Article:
The FISA Court or FISC responded to the most recent report from the DOJ Office of Inspector General (OIG). The Inspector General wrote that he “has a lack of confidence” in the FBI’s ability to file spy warrants.
A review of a sampling of 29 FISA applications from eight field offices from 2015-on by the OIG found no [that’s none, zero, zilch, nada] surveillance/spy applications complied with the Woods procedures. In other words, not one supported the claims within the FISA warrants.
Depending on how they were used, those could get the cases thrown out. The evidence gathered illegally cannot be used.
FISA COURT JUDGE BOASBERG WANTS THE NAMES OF WHO THEY SPIED ON
Presiding Judge James Boasberg issued a FISC order Friday mandating the DOJ/FBI identify targets and explain what they did with the evidence fraudulently obtained.
The cases could be reopened.
Will all the FISA applications have to be examined? Should they be?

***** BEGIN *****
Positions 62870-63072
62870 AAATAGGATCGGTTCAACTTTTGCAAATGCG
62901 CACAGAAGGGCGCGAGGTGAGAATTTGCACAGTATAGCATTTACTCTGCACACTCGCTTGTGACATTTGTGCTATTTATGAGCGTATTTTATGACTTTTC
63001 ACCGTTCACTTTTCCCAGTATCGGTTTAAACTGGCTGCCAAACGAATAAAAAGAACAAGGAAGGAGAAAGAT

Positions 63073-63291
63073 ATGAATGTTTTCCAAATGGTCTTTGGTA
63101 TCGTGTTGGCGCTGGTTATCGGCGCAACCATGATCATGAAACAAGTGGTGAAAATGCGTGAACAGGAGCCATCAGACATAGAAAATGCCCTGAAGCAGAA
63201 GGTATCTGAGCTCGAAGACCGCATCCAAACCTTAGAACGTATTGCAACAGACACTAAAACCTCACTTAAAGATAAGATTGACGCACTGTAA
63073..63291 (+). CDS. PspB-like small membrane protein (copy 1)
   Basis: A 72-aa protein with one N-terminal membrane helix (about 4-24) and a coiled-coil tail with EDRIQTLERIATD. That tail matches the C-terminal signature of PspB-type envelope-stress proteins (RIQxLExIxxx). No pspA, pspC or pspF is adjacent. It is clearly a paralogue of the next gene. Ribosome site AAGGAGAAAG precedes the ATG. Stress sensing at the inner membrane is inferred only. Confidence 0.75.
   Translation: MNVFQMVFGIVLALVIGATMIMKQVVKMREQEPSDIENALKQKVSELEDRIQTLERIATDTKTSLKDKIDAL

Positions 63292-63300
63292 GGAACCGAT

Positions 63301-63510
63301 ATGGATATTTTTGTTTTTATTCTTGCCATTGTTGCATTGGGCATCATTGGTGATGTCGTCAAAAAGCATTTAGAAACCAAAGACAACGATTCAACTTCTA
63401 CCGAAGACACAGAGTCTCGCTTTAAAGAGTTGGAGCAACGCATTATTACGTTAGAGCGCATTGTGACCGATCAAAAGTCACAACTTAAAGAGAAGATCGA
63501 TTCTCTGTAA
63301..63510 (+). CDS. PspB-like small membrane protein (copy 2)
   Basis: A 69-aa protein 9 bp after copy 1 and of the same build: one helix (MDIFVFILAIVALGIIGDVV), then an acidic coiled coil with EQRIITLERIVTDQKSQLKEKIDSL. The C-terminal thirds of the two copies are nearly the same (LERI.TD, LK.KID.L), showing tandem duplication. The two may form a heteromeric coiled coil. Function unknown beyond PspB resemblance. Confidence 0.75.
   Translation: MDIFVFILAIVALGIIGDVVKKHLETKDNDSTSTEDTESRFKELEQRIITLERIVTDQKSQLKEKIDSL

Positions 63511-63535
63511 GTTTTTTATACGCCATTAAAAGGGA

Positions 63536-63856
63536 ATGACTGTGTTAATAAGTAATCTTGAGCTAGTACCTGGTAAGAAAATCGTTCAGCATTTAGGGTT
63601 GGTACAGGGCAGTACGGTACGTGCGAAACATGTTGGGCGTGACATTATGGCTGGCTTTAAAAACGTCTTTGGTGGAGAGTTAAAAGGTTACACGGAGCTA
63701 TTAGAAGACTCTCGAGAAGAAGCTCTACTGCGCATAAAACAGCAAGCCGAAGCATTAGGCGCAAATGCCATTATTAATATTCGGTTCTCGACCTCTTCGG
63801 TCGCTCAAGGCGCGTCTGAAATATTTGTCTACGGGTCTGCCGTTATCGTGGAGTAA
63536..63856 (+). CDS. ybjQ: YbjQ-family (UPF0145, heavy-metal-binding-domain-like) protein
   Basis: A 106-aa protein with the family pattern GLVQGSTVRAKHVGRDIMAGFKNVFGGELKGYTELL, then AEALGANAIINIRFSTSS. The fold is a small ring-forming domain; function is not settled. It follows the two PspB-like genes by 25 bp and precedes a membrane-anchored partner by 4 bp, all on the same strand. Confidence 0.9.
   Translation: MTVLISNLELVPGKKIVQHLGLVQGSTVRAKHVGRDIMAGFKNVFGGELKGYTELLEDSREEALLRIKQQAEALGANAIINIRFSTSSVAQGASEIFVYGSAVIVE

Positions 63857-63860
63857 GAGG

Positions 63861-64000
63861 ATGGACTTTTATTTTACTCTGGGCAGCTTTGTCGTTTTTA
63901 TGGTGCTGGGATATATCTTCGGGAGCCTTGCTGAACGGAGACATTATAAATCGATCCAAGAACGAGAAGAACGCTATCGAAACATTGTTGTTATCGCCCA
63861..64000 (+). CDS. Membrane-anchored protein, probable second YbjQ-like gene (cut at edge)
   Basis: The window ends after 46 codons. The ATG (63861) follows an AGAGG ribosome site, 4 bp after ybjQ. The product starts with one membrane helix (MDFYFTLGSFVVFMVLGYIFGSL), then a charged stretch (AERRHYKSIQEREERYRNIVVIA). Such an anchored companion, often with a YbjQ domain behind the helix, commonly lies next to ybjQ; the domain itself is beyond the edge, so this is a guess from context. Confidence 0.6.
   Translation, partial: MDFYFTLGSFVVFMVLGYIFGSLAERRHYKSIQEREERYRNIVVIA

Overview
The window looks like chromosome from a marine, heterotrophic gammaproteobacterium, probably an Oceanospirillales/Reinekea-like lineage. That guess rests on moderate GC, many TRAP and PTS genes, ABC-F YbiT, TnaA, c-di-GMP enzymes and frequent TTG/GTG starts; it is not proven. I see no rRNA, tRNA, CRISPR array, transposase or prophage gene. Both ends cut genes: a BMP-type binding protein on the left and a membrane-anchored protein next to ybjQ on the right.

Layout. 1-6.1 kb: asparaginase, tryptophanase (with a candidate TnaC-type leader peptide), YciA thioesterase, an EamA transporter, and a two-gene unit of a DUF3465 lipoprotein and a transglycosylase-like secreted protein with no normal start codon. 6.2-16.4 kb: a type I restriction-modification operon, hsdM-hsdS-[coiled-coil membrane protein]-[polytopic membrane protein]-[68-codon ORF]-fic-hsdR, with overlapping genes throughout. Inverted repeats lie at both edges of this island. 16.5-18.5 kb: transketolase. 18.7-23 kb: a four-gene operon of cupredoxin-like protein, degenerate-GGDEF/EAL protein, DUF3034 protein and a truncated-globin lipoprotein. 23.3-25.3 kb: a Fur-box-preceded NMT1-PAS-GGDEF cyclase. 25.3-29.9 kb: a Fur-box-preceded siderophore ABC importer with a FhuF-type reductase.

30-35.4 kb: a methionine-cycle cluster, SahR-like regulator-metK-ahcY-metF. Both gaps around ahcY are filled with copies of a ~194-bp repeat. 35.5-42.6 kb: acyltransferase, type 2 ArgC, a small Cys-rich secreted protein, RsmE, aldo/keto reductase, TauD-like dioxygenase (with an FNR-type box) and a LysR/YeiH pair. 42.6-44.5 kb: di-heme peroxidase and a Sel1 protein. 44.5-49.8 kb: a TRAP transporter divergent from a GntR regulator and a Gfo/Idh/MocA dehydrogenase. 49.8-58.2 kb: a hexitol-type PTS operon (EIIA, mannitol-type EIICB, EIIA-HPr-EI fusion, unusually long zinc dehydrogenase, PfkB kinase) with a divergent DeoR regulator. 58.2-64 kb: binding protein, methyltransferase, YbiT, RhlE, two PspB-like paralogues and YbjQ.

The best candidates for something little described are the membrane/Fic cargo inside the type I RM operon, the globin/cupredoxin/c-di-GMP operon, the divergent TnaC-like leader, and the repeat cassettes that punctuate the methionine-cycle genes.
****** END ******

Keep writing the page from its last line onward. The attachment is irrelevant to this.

The OIG selectively picked the 29 applications from October 2014 to September 2019 to inspect them for accuracy.
The DOJ/FBI is still looking into the illicit Carter Page spy applications.
THE RESULTS WARRANTED AN INTERIM REPORT
The results were shocking, so shocking that the Inspector General produced an interim memorandum to alert the DOJ and FBI. The 17-page-memo notifies Attorney General Bill Barr and FBI Director Chris Wray that every single one of the FISA processes used, in every field office, were grossly deficient, and in most cases there was no compliance whatsoever with FISA standards.
The DOJ and FBI have a DOJ National Security Division to double check these applications, and that too failed.
The error rate in the files undertaken by the internal accuracy review was over 93%.
The way they’re running the show is to take great liberties at the expense of the liberties of their targets. They can’t chalk all of these up to sloppiness and errors. It’s systemic. There has to be some level of disregarding rules to get what they want, unless there is some excuse. We will see.
The DOJ/FBI were the most premiere agencies in the world, or at least we thought they were.
This is a huge mess and it runs deep. The hardworking men and women in the field suffer the most in reputation and regard.